By James Poulos.
As the National Football League neared a final decision on whether to relocate any franchises to Los Angeles, fans in cities that could lose teams gave the league an earful.
Commissioner Roger Goodell recognized how touchy things have become, as an unprecedented sequence of proposals and counterproposals has played out among the St. Louis Rams, San Diego Chargers and Oakland Raiders. “We’ve been 20 years not in the Los Angeles market,” Goodell said, according to ESPN, calling an L.A. team “a huge plus for fans. There are 20 million fans in that market that would love to have a franchise. But we’ve got to do this responsibly. There’s a process, and we’re going through that process.”
Its latest set of twists and turns has played out at hearings in the hometowns of teams contemplating a move. “The three-hour meetings, held on consecutive nights in downtown theaters, were more listening sessions for the NFL than back-and-forth exchanges with fans, who registered online for free passes to the events,” the Los Angeles Times reported. “The league also streamed the hearings online.”
At times, fan frustration dominated. “It was loud. It was angry. It was sad. But no matter how much they pleaded for the Chargers to stay in San Diego, many wondered if it even mattered,” USA Today observed at the city’s downtown Spreckels Theater. The Chargers, according to the paper, “say they receive 25 percent of their local revenues from Los Angeles and Orange counties.” In St. Louis, the assembled booed every mention of Stan Kroenke, the Rams owner seemingly intent on shifting his team to a complex to be built on an Inglewood lot where a Walmart once might have been. Echoing a common sentiment, one fan told the Times “there was a feeling around St. Louis that the town hall meeting was merely a formality.”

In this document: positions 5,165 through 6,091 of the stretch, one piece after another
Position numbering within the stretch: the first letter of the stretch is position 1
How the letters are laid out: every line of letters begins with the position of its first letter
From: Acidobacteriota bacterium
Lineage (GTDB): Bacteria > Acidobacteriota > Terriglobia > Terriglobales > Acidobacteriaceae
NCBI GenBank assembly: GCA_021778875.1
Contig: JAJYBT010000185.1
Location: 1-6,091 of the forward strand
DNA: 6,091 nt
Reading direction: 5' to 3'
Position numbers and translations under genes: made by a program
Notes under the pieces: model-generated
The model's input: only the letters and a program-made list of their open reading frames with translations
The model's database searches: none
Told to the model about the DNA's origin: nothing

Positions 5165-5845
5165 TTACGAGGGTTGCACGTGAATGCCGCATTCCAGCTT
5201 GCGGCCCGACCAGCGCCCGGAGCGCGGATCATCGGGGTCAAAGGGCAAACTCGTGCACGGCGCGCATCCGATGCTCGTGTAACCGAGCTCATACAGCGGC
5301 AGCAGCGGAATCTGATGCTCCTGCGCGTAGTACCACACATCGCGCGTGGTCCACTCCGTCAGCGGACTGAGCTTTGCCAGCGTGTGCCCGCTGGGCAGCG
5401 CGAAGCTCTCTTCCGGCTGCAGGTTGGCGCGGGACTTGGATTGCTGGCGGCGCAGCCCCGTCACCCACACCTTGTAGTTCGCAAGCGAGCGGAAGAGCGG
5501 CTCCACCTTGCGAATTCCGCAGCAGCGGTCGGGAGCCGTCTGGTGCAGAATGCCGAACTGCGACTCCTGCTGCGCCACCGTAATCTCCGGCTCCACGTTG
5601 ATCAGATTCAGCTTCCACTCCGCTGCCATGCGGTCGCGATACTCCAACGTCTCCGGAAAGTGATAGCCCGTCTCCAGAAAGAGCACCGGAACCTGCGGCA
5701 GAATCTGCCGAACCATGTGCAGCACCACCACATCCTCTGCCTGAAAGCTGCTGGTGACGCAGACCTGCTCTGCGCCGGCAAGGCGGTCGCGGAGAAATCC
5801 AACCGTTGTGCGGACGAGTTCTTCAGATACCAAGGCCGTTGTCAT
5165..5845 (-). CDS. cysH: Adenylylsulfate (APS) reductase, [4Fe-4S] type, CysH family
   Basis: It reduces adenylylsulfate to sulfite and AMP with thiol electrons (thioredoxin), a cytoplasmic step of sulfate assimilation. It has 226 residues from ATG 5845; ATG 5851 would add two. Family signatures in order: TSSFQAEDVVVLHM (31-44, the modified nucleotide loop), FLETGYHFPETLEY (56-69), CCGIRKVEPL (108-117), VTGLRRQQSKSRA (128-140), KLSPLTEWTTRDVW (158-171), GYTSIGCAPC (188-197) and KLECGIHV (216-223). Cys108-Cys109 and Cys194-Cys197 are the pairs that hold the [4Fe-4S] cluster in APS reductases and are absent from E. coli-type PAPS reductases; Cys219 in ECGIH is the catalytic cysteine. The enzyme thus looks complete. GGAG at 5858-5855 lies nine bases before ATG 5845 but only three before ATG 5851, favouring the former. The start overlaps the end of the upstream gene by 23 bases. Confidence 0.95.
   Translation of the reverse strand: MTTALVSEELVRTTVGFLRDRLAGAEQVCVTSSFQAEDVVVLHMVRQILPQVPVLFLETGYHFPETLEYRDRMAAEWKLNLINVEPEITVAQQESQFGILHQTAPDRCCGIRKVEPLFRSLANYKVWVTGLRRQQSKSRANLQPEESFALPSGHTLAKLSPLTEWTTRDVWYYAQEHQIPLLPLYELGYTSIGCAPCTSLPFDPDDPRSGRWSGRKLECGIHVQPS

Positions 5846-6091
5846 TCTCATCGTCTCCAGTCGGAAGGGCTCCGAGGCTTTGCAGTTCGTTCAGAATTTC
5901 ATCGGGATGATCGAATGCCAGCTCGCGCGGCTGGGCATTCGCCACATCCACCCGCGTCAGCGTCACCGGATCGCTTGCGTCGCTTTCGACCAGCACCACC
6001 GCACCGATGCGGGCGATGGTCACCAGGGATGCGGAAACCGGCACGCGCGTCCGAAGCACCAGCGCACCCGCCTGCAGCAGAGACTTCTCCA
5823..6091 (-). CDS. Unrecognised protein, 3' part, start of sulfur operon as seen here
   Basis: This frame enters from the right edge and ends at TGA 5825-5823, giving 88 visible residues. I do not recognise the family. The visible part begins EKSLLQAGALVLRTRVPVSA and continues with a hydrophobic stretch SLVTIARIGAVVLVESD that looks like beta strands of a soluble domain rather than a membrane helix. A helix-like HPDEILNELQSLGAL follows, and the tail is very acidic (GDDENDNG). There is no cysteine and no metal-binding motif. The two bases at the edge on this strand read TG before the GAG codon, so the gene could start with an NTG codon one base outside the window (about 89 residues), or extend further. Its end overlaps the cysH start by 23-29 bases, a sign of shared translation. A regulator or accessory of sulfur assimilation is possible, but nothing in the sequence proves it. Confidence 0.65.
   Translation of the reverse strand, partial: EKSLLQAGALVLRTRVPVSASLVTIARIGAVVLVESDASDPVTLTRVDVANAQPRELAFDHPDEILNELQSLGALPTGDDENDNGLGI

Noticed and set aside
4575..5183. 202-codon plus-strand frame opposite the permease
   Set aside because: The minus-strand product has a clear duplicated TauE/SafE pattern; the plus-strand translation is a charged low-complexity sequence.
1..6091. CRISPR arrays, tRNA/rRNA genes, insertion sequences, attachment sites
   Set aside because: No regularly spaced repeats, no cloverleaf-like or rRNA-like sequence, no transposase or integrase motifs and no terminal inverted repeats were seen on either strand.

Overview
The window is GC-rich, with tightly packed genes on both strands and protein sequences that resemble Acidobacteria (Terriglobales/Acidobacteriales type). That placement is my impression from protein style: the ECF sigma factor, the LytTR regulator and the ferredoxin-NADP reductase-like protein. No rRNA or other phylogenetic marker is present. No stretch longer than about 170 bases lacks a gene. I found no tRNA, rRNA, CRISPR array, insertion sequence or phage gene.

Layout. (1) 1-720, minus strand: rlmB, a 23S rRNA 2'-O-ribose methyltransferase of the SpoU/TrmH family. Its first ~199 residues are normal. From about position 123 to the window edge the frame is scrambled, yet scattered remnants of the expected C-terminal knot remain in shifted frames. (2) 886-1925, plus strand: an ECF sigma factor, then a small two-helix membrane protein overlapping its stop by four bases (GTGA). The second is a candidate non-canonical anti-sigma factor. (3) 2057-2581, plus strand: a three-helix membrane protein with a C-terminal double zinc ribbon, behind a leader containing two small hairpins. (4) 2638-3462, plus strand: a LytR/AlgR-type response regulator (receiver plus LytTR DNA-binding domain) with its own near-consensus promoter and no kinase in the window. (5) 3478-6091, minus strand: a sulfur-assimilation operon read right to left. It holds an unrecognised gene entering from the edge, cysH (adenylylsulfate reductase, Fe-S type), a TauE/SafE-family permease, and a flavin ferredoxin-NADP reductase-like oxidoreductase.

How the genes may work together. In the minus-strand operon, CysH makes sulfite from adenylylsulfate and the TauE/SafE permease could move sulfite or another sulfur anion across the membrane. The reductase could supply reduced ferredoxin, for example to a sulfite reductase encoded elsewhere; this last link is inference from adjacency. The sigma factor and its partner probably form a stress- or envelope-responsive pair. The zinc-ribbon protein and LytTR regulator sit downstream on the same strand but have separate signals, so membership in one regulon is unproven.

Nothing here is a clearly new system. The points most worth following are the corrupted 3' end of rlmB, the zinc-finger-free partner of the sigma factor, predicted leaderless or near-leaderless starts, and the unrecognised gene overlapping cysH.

Comments from the League seemed to reinforce that cynical judgment. In remarks reported by the Times, NFL executive vice president Eric Grubman called the hearings “very cathartic,” but denied that fans’ strongly-voiced opinions ultimately held any sway. “What I got from the crowd was the passion and emotion. There were a couple of ideas to think about,” he said. “But this is not the time to negotiate. We weren’t trying to negotiate with the crowd. What we were trying to do was give them a voice, and be able to carry that voice back, and that happened pretty effectively.”
Hail Mary in Oakland
But in Oakland, at least, fans found succor from their team’s owner, Mark Davis, who vowed to do all he could to stay out of Los Angeles. “We need help from the community as well to get something that our fans in Oakland can be proud of,” he said,according to NFL.com. “We don’t have that right now and we want it. It can be done in Oakland. We’ve talked to three mega developers to get this going. We have been trying for at least the past six years, every day, hundreds of hours, to try to get something done here in Oakland.”
Nevertheless, Davis’s dedication might not pay off. As NFL.com pointed out, the Oakland Coliseum, where the Raiders still play, “was built in 1966 and has been plagued by numerous plumbing and other problems over the past decade.” In Los Angeles, under a proposed joint deal, the Raiders and the Chargers would share a new $1.7 billion dollar stadium located in Carson.
Whatever the feelings involved, the league appeared to be set on a course for a relocation process that could begin — and end — in January. “Teams would pay a fee to apply to exit their current market, and NFL owners can vote to determine the order of preference for franchises herding themselves into the California queue,” UPI noted.